Is GA bill SB 241 modern-day voter suppression?
In a time when expanded access to voting through early and absentee procedures has proven so popular and necessary due to the pandemic, one wonders why Georgia Republicans would move to limit these options for future elections. When the most recent election has been labeled the “most secure” in modern history, why would lawmakers enact new restrictions around voter identification? The answer is simple: Georgia’s SB 241 is modern-day voter suppression, designed to systematically deny Black, Brown, and poor people access to the ballot by making voting more difficult.
In 2020, Georgia had a record turnout largely due to expanded early and absentee voting. Given the traditionally low turnout of voters in the United States, it simply makes no sense to limit these options. Voting is the centerpiece of a functional democracy, and we should be doing everything we can to encourage the practice, not suppress it. Time and time again, we have seen states’ voter ID laws struck down as intentionally discriminatory. Requiring individuals to have an ID, which involves a payment that amounts to a poll tax, is outlawed under the 24th amendment.
Many of those looking to suppress voters will claim that not requiring voter ID leads to increased election fraud. This type of election fraud is incredibly rare and carries penalties as deterrents. Also, the 2020 election was declared to be very secure, with no significant amount of voter fraud. Knowing that voter fraud is rare and that our elections are secure, the only reason to enact these measures is an attempt to suppress certain voters.
The Georgia Senate Bill 241 that just passed institutes needed reforms to ensure election integrity; in no way is it racist or intended to suppress legitimate votes. Georgia factored into the contested 2020 Presidential election precisely because the controls built into Bill 241 didn’t exist at the time. It is estimated that 20,312 people illegally voted in the last election since they did not meet residency requirements. In order to address the gaps and loopholes that caused some of 2020’s election problems, the Georgia state legislature passed Bill 241.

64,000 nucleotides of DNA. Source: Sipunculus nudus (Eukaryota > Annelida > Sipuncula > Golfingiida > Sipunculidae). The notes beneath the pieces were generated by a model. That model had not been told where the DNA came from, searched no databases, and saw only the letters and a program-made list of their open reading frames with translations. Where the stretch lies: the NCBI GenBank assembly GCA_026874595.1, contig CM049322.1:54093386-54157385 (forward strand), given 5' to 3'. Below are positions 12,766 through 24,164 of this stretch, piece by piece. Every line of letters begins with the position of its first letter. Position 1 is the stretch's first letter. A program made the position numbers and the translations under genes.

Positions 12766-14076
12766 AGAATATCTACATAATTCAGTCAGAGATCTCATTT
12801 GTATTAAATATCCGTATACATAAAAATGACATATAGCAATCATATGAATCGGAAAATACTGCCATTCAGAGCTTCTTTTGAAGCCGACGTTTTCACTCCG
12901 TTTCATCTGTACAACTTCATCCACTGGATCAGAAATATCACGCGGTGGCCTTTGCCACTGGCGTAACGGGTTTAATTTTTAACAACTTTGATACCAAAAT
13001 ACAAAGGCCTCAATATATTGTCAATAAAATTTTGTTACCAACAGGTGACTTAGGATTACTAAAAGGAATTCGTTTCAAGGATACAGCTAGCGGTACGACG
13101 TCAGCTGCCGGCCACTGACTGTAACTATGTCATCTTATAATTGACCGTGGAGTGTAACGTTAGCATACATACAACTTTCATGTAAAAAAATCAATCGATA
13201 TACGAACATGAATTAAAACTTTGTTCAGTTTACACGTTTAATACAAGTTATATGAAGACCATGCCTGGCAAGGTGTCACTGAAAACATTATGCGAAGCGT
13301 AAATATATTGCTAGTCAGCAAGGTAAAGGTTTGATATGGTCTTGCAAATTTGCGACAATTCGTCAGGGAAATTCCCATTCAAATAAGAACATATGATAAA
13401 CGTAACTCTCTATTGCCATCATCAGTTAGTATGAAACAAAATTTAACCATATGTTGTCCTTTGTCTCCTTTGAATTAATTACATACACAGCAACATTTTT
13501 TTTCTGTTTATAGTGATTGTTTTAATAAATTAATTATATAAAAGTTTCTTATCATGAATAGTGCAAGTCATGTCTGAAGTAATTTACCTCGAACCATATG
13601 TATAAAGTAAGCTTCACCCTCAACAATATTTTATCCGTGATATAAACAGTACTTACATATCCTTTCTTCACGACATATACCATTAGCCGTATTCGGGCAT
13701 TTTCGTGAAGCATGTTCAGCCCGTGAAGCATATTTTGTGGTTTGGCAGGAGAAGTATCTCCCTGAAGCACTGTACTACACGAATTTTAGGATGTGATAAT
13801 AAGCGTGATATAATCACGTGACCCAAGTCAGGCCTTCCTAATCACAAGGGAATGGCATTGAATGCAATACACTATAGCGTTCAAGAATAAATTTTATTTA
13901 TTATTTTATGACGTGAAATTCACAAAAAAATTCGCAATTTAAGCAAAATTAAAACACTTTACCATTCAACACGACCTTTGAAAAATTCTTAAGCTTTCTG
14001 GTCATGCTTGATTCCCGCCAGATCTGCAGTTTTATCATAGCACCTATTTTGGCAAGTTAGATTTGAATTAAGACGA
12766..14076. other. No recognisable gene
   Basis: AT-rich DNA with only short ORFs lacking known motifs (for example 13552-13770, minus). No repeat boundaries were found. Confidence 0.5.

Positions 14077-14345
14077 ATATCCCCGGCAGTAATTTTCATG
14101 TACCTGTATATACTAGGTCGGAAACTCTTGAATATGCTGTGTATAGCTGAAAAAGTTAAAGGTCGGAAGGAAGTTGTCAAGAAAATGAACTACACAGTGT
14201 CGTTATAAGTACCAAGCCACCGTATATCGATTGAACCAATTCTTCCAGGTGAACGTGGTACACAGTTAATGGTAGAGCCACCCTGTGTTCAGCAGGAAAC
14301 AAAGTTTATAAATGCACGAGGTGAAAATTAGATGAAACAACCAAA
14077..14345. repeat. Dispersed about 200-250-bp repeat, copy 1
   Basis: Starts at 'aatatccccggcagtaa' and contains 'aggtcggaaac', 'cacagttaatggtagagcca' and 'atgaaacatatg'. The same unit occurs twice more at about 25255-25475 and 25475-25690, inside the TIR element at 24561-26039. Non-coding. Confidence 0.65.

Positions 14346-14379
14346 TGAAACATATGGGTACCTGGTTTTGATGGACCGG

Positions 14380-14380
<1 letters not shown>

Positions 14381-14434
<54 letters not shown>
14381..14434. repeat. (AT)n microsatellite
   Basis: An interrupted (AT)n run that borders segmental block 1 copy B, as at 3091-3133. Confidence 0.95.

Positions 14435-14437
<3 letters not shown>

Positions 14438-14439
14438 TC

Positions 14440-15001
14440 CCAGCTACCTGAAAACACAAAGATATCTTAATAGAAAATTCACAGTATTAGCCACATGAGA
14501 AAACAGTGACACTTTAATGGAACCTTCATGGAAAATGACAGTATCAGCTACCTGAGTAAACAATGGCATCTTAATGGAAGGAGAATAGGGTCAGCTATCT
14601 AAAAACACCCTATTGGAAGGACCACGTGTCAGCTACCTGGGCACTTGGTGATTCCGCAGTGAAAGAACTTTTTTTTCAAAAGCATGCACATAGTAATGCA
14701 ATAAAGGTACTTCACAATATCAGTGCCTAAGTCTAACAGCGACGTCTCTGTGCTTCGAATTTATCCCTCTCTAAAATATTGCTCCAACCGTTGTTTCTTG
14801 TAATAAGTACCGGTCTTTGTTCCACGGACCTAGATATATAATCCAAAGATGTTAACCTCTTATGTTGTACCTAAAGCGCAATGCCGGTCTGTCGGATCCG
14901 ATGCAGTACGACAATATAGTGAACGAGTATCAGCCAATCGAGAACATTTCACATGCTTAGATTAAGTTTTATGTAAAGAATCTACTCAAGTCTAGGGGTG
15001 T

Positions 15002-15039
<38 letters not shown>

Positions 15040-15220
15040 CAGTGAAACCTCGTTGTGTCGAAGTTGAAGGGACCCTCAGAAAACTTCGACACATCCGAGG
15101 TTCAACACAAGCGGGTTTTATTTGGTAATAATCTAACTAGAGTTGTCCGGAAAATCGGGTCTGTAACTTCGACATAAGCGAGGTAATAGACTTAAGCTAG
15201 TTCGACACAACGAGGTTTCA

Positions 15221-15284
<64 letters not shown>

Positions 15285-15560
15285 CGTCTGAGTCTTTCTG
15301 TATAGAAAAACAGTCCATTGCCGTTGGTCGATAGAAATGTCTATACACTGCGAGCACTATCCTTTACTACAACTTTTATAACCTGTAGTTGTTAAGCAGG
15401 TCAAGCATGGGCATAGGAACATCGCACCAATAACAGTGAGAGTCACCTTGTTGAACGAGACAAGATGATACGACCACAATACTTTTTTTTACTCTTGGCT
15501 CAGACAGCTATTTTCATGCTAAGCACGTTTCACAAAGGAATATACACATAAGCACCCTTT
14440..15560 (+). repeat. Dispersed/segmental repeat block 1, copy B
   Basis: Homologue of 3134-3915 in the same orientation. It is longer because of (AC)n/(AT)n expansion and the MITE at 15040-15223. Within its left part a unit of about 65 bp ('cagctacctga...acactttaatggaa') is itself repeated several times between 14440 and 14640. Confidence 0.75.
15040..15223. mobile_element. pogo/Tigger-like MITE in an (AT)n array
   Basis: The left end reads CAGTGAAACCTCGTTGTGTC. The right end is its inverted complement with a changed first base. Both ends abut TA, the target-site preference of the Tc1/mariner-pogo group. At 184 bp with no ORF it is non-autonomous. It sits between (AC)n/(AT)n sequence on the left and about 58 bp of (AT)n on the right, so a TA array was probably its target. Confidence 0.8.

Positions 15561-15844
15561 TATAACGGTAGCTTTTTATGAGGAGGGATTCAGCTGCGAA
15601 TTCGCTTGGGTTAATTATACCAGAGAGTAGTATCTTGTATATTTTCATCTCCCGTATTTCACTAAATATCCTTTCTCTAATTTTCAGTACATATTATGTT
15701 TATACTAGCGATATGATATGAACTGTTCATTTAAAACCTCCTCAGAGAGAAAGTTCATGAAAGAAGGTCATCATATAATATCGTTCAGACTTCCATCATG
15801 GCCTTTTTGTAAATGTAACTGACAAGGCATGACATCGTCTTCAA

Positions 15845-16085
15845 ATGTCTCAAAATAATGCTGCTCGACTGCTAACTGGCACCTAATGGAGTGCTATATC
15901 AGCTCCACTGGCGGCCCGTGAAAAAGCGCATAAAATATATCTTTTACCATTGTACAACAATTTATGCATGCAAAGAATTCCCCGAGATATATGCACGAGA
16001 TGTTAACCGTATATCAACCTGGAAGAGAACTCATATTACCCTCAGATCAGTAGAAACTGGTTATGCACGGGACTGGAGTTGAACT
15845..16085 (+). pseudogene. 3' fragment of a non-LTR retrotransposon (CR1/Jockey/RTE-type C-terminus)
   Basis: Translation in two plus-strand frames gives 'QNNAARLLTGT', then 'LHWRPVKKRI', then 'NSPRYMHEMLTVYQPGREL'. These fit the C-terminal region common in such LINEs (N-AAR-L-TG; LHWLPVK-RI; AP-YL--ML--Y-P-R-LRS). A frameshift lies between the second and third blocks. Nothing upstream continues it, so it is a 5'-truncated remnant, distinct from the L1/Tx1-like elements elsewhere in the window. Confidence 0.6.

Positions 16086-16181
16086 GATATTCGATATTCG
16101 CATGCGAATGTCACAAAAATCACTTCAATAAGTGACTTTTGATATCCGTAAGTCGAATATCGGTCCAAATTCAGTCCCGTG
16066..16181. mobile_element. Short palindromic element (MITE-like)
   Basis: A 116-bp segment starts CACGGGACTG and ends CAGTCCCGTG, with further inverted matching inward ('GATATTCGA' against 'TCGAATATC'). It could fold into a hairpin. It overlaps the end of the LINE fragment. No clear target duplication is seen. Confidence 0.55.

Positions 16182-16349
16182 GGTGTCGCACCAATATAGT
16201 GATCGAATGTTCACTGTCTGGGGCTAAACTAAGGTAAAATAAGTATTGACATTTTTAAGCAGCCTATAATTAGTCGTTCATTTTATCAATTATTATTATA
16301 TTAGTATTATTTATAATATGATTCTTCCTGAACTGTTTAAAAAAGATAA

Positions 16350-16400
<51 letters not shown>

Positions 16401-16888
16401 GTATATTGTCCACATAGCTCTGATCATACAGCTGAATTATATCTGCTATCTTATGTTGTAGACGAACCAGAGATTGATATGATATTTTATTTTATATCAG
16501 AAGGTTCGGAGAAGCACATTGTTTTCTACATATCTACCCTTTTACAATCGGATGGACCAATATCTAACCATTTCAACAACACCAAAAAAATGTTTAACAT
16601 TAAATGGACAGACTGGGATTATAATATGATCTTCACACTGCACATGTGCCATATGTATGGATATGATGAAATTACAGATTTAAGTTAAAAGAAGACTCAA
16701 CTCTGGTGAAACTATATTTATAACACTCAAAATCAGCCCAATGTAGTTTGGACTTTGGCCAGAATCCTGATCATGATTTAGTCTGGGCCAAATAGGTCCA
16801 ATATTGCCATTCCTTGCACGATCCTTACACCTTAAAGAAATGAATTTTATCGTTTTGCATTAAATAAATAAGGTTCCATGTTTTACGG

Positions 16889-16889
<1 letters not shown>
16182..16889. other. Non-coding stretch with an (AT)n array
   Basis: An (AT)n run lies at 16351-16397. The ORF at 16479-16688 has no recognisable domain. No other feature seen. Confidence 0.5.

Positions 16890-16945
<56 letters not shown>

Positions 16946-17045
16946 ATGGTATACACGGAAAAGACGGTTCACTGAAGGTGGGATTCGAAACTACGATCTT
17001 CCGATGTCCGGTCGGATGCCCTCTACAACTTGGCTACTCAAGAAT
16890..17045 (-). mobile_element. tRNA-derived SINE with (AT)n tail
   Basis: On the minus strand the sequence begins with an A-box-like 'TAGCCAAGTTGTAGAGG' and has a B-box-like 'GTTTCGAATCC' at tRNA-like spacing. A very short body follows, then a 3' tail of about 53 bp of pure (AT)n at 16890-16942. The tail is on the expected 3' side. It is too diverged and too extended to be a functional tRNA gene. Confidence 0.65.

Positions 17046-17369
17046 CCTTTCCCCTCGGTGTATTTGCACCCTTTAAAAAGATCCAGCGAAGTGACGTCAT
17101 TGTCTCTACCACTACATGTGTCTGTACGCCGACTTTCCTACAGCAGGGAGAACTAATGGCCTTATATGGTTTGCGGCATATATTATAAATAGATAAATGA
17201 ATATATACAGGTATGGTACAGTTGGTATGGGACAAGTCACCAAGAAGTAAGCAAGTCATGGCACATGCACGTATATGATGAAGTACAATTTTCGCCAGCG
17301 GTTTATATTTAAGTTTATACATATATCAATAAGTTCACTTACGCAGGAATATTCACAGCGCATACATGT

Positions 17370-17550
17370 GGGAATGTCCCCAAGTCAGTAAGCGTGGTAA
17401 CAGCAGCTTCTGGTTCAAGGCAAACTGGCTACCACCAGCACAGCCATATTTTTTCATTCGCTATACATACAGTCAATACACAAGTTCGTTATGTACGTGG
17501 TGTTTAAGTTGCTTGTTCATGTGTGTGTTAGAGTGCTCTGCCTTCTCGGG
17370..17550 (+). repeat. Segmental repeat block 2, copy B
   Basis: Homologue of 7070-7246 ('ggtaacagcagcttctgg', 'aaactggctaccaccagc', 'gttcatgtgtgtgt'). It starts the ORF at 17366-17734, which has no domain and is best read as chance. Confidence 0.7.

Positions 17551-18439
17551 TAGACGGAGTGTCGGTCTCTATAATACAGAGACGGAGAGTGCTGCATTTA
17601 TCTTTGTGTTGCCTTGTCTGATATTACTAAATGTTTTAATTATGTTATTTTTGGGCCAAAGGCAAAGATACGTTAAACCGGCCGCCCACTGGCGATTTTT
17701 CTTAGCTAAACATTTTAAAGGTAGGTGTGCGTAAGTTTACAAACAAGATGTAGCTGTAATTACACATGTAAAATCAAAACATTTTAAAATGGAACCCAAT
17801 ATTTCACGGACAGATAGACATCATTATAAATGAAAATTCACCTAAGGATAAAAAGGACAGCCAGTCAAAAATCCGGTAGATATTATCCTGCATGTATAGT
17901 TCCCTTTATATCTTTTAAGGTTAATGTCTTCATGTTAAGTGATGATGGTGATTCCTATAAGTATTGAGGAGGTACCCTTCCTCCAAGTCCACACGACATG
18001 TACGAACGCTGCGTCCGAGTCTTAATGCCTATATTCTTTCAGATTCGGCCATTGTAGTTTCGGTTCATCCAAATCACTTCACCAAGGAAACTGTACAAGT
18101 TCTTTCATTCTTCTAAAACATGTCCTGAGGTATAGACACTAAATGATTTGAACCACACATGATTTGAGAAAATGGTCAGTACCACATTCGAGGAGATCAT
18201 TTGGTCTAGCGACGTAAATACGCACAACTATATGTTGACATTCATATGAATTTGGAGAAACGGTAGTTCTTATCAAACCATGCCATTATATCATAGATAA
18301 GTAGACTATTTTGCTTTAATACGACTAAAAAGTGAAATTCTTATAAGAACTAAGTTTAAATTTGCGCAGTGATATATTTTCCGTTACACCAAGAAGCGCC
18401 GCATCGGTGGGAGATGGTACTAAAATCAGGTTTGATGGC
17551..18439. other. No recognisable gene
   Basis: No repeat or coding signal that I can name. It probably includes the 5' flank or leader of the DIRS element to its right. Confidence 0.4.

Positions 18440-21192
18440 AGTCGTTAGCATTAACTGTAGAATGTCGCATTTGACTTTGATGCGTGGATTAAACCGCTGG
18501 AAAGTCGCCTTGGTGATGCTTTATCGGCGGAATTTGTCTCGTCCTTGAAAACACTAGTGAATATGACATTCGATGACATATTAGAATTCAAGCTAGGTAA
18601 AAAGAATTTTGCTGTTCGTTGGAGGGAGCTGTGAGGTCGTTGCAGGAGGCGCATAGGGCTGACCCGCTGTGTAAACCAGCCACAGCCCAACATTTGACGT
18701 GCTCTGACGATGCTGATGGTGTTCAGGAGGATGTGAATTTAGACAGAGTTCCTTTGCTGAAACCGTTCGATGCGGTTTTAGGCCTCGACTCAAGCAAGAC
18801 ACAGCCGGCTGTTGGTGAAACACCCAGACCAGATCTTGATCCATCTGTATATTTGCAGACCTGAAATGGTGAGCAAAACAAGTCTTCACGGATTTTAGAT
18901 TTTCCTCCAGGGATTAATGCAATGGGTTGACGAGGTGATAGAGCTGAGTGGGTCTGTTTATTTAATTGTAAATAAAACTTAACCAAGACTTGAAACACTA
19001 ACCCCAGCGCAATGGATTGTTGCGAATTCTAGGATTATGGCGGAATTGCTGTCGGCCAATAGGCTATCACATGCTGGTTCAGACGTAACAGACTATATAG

A key feature of the Georgia bill is the tightening of rules regarding absentee ballots. Specifically, the bill requires that voters provide a legitimate reason for requesting an absentee ballot and submit a valid ID when making their request. Absentee ballots open the door to voter fraud since it is the least secure way to cast your vote and ensure its validity.
GA Bill 241 also seeks to eliminate the possibility of illegitimate votes due to non-residents voting. It requires that Georgia participate in multi-state voter databases to verify a voter’s residency and prevent someone from voting in multiple states or localities.
Finally, Georgia’s voter reform bill holds local election officials accountable for their conduct to ensure that ballots are subject to qualification or disqualification standards as provided by law. Election integrity is essential in restoring the public’s confidence in the voting process. Democrats’ reflexive response to any efforts to build accountability and verification into the election process is to claim that it’s a racist policy designed to suppress votes. On the contrary, it’s to ensure that fraudulent votes don’t cancel out legitimate ones.
- On Monday, March 8, the Georgia Senate passed SB 241 eliminating absentee voting as the 2020 presidential election, there was a record breaking number of absentee mail in votes, totaling 1.1 million, and 1.2 million in-person voters in Georgia.
- SB 241 limits absentee ballots to people who are older than 65, physically disabled, working outside of their district during the three-week early voting timeframe, have a religious holiday coinciding with Election Day, are election workers, and military/overseas voters.
- Former President Trump’s rebuttal of the election results was the catalyst for Georgia’s new voting bill. He believed Georgia to be one of the states in question of his election loss, although the election was verified after multiple recounts.
- Democrats worry the bill is a “willingness and embrace of damage to American democracy” and some believe it is an effort to “suppress minority voters.” Republicans argue the bill is necessary after “Georgia’s November election sparked national scrutiny of the state’s voting practices and multiple ballot recounts.”